CSX Bases Logistics Management Tool on .Net

 
 
By Darryl K. Taft  |  Posted 2002-06-25 Email Print this article Print
 
 
 
 
 
 
 

CSX Lines and its logistics technology subsidiary, Horizon Services Group, Tuesday announced plans to release logistics management solutions for business-to-business e-commerce based on Microsoft Corp.'s .Net.

CSX Lines and its logistics technology subsidiary, Horizon Services Group, Tuesday announced plans to release logistics management solutions for business-to-business e-commerce based on Microsoft Corp.s .Net. CSX has been an early adopter of the Microsoft .Net platform, and later this summer CSX and Horizon Services will release SEDcaptain, a tool that will enable shippers to automatically create and file Shipper Export Declarations directly to U.S. Customs using the agencys Automated Export System. SEDcaptain will be the first .Net release in the CaptainSuite software that Horizon Services is rolling out over the next nine months, the companies said.
CSX made its announcement at the Eye for Transport Conference in San Francisco this week.
"Microsoft is excited to see CSX Lines and Horizon Services Group developing on the Microsoft platform with .NET technologies. This is an important step for the transportation industry," said Ilya Bukshteyn, group program manager for the Developer Platform and Evangelism Division at Microsoft, in a statement. "Horizon has the proven track record of successful implementation at CSX Lines." "All companies in transportation and logistics, but particularly the small- to mid-size organizations, are facing the same challenges to taking greater advantage of e-commerce--limited resources, limited budgets and limited time," said Duncan Wright, head of strategic sales and product development for Horizon, in a statement.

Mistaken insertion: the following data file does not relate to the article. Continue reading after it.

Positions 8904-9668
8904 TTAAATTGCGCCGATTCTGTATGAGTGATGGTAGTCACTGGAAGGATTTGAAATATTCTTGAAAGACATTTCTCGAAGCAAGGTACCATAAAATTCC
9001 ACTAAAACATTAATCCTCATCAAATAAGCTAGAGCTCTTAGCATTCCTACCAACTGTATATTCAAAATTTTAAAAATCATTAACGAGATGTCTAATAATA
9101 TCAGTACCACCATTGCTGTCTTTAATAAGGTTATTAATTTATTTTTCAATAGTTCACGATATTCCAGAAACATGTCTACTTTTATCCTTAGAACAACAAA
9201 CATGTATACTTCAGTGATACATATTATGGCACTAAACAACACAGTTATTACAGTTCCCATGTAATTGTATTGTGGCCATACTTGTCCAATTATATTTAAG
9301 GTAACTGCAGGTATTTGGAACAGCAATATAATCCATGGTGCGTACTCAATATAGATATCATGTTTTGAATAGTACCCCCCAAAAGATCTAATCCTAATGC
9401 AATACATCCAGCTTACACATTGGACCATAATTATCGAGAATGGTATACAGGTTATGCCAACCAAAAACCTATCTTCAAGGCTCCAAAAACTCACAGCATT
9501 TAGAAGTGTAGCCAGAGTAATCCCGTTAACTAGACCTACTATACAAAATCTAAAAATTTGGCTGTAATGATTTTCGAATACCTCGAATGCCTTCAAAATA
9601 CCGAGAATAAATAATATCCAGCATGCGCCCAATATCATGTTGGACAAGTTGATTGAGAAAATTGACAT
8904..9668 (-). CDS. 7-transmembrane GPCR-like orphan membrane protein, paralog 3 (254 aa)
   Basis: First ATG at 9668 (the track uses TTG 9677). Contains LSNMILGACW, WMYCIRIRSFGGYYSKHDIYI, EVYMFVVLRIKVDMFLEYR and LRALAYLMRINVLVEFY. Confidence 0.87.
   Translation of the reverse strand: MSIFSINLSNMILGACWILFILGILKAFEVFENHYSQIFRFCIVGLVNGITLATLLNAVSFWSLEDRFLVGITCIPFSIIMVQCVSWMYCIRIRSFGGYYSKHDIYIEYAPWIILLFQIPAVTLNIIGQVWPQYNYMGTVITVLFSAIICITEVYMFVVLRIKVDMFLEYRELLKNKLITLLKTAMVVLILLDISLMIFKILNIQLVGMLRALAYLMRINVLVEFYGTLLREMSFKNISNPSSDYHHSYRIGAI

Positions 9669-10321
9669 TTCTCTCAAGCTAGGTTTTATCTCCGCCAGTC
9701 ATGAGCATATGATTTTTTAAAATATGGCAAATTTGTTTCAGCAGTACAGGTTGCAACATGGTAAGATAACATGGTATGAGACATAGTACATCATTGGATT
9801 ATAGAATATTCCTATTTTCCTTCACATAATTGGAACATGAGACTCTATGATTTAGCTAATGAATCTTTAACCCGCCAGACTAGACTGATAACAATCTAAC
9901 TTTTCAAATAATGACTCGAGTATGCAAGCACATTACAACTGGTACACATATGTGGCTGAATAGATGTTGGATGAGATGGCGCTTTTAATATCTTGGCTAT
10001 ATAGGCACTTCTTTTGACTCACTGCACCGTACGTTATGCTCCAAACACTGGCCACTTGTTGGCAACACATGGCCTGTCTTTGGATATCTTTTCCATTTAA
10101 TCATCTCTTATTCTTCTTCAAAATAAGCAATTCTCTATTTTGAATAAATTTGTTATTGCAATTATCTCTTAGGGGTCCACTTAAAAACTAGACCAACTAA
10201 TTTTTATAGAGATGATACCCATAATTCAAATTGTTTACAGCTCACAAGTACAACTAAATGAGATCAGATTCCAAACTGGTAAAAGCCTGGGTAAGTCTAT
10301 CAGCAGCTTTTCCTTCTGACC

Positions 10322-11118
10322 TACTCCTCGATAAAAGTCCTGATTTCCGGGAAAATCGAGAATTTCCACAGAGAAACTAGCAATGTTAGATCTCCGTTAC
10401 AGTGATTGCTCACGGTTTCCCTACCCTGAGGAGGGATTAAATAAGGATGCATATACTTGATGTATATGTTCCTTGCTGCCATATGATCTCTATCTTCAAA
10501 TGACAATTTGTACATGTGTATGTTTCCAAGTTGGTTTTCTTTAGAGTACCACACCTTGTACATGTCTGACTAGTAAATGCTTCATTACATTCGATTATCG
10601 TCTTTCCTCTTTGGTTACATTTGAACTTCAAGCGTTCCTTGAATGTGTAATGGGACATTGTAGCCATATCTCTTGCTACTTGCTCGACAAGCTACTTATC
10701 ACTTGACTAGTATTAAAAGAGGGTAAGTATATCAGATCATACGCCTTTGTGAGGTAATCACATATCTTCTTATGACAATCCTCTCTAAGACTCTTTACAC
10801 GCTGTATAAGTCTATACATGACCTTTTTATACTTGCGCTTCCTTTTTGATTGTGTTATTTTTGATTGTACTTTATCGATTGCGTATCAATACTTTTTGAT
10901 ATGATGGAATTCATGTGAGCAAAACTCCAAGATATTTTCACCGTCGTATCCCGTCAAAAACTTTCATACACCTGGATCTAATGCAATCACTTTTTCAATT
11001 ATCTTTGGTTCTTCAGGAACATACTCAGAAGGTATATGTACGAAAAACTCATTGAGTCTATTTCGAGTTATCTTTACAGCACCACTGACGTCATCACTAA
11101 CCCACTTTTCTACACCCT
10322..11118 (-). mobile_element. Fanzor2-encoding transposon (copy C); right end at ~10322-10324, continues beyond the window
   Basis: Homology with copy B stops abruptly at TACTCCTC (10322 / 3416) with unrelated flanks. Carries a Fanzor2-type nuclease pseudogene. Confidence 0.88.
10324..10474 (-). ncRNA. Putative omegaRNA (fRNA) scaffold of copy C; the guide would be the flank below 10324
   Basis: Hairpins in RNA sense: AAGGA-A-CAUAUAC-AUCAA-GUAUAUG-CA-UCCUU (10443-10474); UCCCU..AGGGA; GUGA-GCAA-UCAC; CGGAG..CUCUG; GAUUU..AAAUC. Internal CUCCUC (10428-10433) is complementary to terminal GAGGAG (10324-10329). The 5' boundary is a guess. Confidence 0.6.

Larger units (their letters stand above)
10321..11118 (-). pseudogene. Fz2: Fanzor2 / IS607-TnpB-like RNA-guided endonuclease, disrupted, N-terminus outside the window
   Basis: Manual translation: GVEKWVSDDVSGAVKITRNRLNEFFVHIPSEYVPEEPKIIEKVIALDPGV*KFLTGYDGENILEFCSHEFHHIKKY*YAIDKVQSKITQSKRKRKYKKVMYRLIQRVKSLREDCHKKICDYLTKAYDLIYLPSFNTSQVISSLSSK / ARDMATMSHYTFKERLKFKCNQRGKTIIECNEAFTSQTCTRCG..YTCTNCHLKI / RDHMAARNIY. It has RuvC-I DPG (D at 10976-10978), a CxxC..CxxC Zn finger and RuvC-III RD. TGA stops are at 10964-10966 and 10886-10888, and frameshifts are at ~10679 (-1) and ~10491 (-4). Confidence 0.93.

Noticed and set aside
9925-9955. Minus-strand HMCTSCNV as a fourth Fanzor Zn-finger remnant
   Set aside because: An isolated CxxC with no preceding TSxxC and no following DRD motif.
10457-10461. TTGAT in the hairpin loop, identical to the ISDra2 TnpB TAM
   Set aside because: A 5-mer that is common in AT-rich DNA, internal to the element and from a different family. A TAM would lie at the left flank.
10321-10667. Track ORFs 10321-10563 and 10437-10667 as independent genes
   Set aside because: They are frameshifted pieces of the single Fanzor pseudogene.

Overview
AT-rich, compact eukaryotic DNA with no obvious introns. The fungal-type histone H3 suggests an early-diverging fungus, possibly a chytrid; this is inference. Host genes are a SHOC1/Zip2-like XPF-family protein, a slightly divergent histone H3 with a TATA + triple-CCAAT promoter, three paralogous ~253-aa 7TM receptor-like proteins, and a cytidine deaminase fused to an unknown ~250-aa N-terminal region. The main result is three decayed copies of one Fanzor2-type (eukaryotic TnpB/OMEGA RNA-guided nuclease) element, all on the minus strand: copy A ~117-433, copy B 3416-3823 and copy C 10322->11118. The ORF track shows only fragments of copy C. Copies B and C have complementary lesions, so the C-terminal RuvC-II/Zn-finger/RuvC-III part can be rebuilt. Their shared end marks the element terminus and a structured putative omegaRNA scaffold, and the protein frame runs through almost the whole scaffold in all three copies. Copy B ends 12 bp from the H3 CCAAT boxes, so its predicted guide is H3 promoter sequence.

Darryl K. Taft covers the development tools and developer-related issues beat from his office in Baltimore. He has more than 10 years of experience in the business and is always looking for the next scoop. Taft is a member of the Association for Computing Machinery (ACM) and was named 'one of the most active middleware reporters in the world' by The Middleware Co. He also has his own card in the 'Who's Who in Enterprise Java' deck.
 
 
 
 
 
 
 

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